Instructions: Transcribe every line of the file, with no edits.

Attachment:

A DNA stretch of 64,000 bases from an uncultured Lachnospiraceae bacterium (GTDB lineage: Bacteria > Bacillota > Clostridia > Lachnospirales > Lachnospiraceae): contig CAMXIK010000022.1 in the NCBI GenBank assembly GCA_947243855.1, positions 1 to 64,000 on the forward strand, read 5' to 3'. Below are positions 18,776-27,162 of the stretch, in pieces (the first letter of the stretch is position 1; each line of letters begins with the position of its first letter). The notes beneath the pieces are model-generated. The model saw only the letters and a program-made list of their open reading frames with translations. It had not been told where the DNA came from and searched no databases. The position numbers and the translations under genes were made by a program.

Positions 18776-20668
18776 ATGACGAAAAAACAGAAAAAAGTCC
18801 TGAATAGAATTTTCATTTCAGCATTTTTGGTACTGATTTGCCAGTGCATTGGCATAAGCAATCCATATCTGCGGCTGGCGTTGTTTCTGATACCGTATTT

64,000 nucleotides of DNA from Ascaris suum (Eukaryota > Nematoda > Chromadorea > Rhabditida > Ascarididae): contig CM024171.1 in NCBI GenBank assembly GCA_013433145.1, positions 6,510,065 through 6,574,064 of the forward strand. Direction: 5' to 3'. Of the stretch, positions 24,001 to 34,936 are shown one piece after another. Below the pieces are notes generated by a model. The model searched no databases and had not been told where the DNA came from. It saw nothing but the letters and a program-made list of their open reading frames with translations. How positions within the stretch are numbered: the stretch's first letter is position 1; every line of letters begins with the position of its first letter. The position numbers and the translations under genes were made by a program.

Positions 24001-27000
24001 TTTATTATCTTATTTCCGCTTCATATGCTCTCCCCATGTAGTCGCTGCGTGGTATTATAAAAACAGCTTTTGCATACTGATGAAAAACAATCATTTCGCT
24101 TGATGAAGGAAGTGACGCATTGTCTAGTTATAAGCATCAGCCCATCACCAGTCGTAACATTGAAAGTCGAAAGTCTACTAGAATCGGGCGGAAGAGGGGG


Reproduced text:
A DNA stretch of 64,000 bases from an uncultured Lachnospiraceae bacterium (GTDB lineage: Bacteria > Bacillota > Clostridia > Lachnospirales > Lachnospiraceae): contig CAMXIK010000022.1 in the NCBI GenBank assembly GCA_947243855.1, positions 1 to 64,000 on the forward strand, read 5' to 3'. Below are positions 18,776-27,162 of the stretch, in pieces (the first letter of the stretch is position 1; each line of letters begins with the position of its first letter). The notes beneath the pieces are model-generated. The model saw only the letters and a program-made list of their open reading frames with translations. It had not been told where the DNA came from and searched no databases. The position numbers and the translations under genes were made by a program.

Positions 18776-20668
18776 ATGACGAAAAAACAGAAAAAAGTCC
18801 TGAATAGAATTTTCATTTCAGCATTTTTGGTACTGATTTGCCAGTGCATTGGCATAAGCAATCCATATCTGCGGCTGGCGTTGTTTCTGATACCGTATTT

64,000 nucleotides of DNA from Ascaris suum (Eukaryota > Nematoda > Chromadorea > Rhabditida > Ascarididae): contig CM024171.1 in NCBI GenBank assembly GCA_013433145.1, positions 6,510,065 through 6,574,064 of the forward strand. Direction: 5' to 3'. Of the stretch, positions 24,001 to 34,936 are shown one piece after another. Below the pieces are notes generated by a model. The model searched no databases and had not been told where the DNA came from. It saw nothing but the letters and a program-made list of their open reading frames with translations. How positions within the stretch are numbered: the stretch's first letter is position 1; every line of letters begins with the position of its first letter. The position numbers and the translations under genes were made by a program.

Positions 24001-27000
24001 TTTATTATCTTATTTCCGCTTCATATGCTCTCCCCATGTAGTCGCTGCGTGGTATTATAAAAACAGCTTTTGCATACTGATGAAAAACAATCATTTCGCT
24101 TGATGAAGGAAGTGACGCATTGTCTAGTTATAAGCATCAGCCCATCACCAGTCGTAACATTGAAAGTCGAAAGTCTACTAGAATCGGGCGGAAGAGGGGG